Mar 19, 2019

AP finds hot records falling twice as often as cold ones

United States
by
Seth Borenstein and Nicky Forster
,
AP
In this July 1, 2018 file photo, the sun sets behind the Statue of Liberty in New York as record high temperatures were recorded over the week in the U.S. and elsewhere. An AP data analysis of records from 1999-2019 shows that in weather stations across America, hot records are being set twice as often as cold ones. Photo: Andres Kudacki, AP
In this July 1, 2018 file photo, the sun sets behind the Statue of Liberty in New York as record high temperatures were recorded over the week in the U.S. and elsewhere. An AP data analysis of records from 1999-2019 shows that in weather stations across America, hot records are being set twice as often as cold ones. Photo: Andres Kudacki, AP

Over the past 20 years, Americans have been twice as likely to sweat through record-breaking heat rather than shiver through record-setting cold, a new Associated Press data analysis shows.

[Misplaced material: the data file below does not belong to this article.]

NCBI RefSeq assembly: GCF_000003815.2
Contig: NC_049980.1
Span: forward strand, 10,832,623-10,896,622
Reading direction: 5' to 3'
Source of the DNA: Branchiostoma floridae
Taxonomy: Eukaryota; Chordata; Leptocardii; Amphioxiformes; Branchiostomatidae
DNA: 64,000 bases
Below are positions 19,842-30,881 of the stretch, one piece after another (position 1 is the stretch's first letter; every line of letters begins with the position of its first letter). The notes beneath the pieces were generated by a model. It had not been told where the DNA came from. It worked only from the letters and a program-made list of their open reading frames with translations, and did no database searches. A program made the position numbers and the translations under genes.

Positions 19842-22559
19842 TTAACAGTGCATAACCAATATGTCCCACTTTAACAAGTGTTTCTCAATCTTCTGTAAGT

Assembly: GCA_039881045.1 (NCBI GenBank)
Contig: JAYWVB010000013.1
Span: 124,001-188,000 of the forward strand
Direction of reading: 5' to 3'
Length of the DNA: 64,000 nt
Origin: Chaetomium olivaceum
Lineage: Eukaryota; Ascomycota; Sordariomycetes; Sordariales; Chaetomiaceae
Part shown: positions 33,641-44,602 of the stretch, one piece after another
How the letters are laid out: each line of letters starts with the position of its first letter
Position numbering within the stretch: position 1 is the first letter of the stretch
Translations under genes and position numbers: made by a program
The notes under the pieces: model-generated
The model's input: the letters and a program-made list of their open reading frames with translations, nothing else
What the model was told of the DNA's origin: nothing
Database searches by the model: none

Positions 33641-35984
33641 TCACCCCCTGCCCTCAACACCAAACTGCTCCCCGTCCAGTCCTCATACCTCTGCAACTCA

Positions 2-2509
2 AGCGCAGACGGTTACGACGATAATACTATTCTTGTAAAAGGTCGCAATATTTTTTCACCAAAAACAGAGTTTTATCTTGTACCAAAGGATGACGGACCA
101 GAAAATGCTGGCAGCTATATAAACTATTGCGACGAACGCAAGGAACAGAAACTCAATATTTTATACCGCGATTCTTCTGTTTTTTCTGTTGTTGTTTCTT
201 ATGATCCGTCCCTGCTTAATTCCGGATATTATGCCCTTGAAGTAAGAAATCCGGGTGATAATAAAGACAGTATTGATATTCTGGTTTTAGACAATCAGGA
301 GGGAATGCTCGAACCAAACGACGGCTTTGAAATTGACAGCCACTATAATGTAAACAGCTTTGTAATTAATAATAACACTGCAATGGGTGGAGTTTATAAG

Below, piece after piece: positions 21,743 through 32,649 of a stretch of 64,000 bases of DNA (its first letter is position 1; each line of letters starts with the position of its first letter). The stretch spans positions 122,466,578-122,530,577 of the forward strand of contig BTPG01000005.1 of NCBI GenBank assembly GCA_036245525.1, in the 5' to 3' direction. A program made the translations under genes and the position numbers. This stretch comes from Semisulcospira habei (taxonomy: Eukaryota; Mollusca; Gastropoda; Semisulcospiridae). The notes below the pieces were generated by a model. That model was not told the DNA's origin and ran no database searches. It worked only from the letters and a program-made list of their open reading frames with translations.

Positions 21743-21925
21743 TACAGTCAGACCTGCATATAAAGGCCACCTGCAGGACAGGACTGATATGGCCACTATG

The AP looked at 424 weather stations throughout the Lower 48 states that had consistent temperature records since 1920 and counted how many times daily hot temperature records were tied or broken and how many daily cold records were set. In a stable climate, the numbers should be roughly equal.

Since 1999, the ratio has been two warm records set or broken for every cold one. In 16 of the last 20 years, there have been more daily high temperature records than low.

The AP shared the data analysis with several climate and data scientists, who all said the conclusion was correct, consistent with scientific peer-reviewed literature and showed a clear sign of human-caused climate change. They pointed out that trends over decades are more robust than over single years.